I have a confession to make.
I've been buying kombucha ready made that the store.
That's right, the resident tea queen at the farm, has been buying ready made kombucha. That expensive kombucha, you know the one. Even though I have a whole 600 square foot space reserved for tea ingredients and all the things to make my own, much more affordably.
It's hurting the pocket book though and it's time stop that madness.
Is this you? Are you spending $3-5 dollars a bottle on your kombucha habit? There are better ways!
Join me in making simple, and MUCH more affordable kombucha at home, with SO many more flavor options! You won't be sorry.
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I've been making kombucha for many years. I don't even remember how I got started on the habit, but it did start with this big glass container. I wanted to learn to make kombucha but I couldn't figure out how to afford a container at the time.
All the people online with more kombucha knowledge than me had these large containers and at the time I didn't realize that I could have just used a 1/2 gallon canning jar, or even an smaller jar just to get going.
Then I was gifted this see-through beauty by my mom and there wasn't anything to hold me back.
I made one gallon, then I made two. And now I'm on to 3 gallons.... when I actually make my own.
Life though. It happens right?
Too much on the to do list, the kombucha goes sour and no one is drinking it. Then the husband says, "Hey I'd like to start drinking that kombucha again. I think it was helping my joints."
Food is medicine y'all.
And Costco? They make it super easy to buy kombucha that is a wee bit cheaper and a time saver. So there we have it. Why I'm buying kombucha right now.
But ouch! $12 for 6 jars, that's better than $5 admittedly, but I think I can do better than that. At $16 for a bag of tea that serves up 24-30 cups of kombucha, not to mention even more savings when buying by the pound, that's much cheaper than 6 bucks. AND, I get the flavors I want.
Kombucha is really as easy as brewing up a large batch of tea, removing the tea, stirring in some sugar, letting it cool and then adding the scoby and the starter tea. BAM! Kombucha!
I really feel sheepish now admitting I buy something so easy to make at home.
For those of you who have never made it before, here is the simple shopping list:
- Organic Kombucha Tea Blend (Free of oils, fragrances, flavorings, extracts - just tea y'all. Make sure its a blend of black, green, white... any blend that comes from the Camilla senesis plant and is not herbal. Keep it simple and grab kombucha teas here.)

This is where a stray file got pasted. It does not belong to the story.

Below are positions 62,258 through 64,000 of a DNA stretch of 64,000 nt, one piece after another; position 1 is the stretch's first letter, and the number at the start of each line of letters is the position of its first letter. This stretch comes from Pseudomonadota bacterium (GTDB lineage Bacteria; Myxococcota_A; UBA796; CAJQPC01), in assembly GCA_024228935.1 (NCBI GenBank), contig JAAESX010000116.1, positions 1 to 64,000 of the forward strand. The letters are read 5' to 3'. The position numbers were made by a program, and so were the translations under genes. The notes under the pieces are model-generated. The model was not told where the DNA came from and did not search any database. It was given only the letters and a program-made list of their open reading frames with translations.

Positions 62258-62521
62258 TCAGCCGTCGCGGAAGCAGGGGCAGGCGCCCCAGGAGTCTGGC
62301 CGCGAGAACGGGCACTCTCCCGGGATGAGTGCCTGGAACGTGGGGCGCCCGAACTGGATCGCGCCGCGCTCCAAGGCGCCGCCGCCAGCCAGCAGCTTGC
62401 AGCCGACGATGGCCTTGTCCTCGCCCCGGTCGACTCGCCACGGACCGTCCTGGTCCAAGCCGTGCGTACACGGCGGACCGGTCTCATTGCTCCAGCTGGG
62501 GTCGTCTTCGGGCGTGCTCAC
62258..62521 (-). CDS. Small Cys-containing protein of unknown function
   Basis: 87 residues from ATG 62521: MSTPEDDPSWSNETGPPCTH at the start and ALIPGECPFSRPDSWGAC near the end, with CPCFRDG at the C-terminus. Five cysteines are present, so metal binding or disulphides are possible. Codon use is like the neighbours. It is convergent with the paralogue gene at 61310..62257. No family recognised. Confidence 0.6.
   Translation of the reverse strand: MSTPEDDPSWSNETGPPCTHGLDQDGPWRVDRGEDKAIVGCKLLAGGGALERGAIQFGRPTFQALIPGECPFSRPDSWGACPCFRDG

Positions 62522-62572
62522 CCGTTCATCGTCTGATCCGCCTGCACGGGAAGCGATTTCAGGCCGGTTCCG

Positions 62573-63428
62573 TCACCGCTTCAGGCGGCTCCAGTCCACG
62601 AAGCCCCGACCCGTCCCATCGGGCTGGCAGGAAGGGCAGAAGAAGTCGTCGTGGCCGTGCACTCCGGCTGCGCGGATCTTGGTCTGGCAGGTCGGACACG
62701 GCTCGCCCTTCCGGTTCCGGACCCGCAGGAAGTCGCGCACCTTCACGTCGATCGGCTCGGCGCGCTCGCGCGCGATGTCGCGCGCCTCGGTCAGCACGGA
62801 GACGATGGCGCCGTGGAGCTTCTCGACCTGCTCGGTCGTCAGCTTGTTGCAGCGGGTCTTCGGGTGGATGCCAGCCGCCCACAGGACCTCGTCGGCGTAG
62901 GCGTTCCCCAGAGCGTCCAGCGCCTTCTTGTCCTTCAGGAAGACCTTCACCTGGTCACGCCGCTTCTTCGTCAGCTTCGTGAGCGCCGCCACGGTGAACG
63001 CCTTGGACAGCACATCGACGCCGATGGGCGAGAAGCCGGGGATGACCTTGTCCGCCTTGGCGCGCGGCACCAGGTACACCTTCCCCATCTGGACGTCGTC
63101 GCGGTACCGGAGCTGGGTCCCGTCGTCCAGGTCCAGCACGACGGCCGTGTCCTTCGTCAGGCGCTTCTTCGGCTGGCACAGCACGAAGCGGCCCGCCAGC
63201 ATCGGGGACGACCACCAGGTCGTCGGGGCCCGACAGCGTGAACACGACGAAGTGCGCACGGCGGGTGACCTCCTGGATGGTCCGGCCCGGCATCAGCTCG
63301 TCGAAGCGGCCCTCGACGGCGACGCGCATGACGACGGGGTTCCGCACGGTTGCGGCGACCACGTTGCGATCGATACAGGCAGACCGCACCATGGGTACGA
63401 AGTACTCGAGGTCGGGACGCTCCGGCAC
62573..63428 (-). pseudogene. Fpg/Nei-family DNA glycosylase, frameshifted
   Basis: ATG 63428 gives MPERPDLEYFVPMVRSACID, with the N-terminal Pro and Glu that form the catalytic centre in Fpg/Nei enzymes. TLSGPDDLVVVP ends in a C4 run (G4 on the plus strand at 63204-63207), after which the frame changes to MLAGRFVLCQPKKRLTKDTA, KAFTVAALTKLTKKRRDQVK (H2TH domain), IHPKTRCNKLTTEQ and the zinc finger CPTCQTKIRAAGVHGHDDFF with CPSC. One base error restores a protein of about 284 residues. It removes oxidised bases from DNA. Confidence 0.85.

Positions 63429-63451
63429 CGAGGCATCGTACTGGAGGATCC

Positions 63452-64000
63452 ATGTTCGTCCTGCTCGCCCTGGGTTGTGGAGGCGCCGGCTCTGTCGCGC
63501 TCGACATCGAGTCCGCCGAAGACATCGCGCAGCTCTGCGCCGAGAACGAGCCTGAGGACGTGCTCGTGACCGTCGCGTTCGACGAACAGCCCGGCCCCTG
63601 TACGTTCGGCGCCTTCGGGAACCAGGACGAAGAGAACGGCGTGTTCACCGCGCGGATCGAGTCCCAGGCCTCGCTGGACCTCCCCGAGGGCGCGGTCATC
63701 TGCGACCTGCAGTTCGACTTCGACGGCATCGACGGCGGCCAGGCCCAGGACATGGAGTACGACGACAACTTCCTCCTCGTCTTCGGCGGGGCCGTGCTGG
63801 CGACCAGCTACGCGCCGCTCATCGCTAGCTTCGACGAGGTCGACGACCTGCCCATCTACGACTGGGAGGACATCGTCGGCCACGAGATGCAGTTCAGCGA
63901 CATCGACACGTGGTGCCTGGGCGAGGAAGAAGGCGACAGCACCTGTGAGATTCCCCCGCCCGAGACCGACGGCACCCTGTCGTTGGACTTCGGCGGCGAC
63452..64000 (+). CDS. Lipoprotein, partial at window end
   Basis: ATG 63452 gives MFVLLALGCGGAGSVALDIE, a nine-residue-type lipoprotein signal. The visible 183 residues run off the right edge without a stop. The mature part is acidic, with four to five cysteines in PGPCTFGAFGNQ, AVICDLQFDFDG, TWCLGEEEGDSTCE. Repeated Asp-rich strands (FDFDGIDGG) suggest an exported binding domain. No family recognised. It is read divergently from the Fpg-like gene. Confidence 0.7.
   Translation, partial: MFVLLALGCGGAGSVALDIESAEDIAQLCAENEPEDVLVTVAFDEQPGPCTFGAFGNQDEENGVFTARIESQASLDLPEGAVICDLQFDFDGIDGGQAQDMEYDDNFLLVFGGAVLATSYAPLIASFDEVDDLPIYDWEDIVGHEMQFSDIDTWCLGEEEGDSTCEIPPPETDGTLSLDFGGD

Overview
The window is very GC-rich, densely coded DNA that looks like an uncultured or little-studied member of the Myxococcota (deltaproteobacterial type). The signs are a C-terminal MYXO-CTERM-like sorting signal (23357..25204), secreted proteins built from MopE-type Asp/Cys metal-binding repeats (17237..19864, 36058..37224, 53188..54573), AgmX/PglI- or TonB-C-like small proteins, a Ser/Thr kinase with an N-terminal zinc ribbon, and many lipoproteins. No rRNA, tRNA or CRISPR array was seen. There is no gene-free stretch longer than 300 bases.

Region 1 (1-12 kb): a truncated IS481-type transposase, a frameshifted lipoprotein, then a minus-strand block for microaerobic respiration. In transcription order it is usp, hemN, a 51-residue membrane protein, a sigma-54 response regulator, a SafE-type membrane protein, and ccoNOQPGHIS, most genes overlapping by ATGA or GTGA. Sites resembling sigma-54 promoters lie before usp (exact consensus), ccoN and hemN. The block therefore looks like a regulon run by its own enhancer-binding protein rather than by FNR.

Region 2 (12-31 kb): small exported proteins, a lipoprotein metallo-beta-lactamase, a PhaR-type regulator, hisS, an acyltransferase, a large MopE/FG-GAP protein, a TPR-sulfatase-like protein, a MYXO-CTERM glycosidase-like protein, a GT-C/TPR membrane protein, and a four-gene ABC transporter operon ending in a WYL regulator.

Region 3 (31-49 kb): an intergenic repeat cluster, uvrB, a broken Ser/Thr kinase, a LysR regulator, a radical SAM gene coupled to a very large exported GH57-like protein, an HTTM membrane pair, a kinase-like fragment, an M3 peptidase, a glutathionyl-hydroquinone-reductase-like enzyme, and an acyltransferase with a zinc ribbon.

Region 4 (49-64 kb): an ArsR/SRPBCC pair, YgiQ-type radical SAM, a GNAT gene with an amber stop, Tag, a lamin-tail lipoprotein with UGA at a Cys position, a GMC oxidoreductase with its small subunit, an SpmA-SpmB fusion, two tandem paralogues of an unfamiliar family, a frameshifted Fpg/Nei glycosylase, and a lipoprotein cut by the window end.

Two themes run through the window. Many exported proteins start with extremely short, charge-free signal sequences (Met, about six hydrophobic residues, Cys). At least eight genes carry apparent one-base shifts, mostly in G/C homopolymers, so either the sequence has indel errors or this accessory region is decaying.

- Organic Sugar (Most sweetners will do, but as a beginner its best to start with just an Organic Raw Cane Sugar Like this one.)
- A Scoby (Symbionic Colony of Bacteria and Yeast - that means a group of bugs and yeast that get along. We love this one here!)
- Already Brewed Plain Kombucha Tea (The pros call it Starter Tea, it comes with any good scoby or is saved from a previous batch you made.)
- A Container (Make sure if it is metal it is stainless steel, glass is good and lead free ceramic. Skip the plastic, you don't want that stuff in your kombucha!)
Now that you have what you need to get brewing lets get to it!
Simple Homemade Kombucha
- 8 tsp loose leaf tea, oil & flavoring free
- 1 gal. filtered water
- 1 cup organic sugar
- 1 c. starter tea
- 1 scoby culture
- 1 gallon jar
- Heat one quart of water to not quite boiling point. Steep tea in the quart of water for 5-15 minutes depending on the type of tea (reference your kombucha brewing instructions for each kind of tea).
- Add sugar to the hot tea and gently stir until the sugar is dissolved.
- Add the rest of the cold filtered water to the hot tea and sugar mixture. Bring gallon of water to room temperature before moving on.
- Once cooled, add your Scoby and Starter Tea to your newly made sweet tea mixture.
- Cover your gallon jar with a breathable cloth such as a cloth napkin or tea towel using a rubber band to keep it in place. This keeps the bugs out but gives your ferment some air!
- Ferment kombucha for 7 to 21 days. Tasting the kombucha for readiness is the best way to test. It should be slightly sweet, not too much like vinegar but not like sweet tea.
- When the tea is to your liking save 1 cup of starter tea for the next round of kombucha and a spare scoby.
- Bottle in swing top bottles to get the most fizz from your kombucha. If you would like to flavor your kombucha while it is in the bottle (called a second ferment) add fruits and spices or even ready brewed herbal teas before bottling. Get ideas on our website! Let sit on your counter 3-5 days to build up fizz.
- Store in a cold area for at least 12 hours to calm the fizz before opening to prevent any kombucha eruptions.
- Enjoy your homemade kombucha and start batch number 2!
Now that you are well on your way to brewing up some fantastic, bubbly booch you might want to check out how to brew up Continuous kombucha to make your kombucha habit even simpler. Or ramp up your kombucha skills with some advanced knowledge of how to brew herbal kombucha without caffeine. And don't forget how to make a kombucha rita!
What ever brew you might be concocting at home, let us know in the comment section what it is! Or if you don't brew your own at home, what is your favorite brand and flavor to sip?
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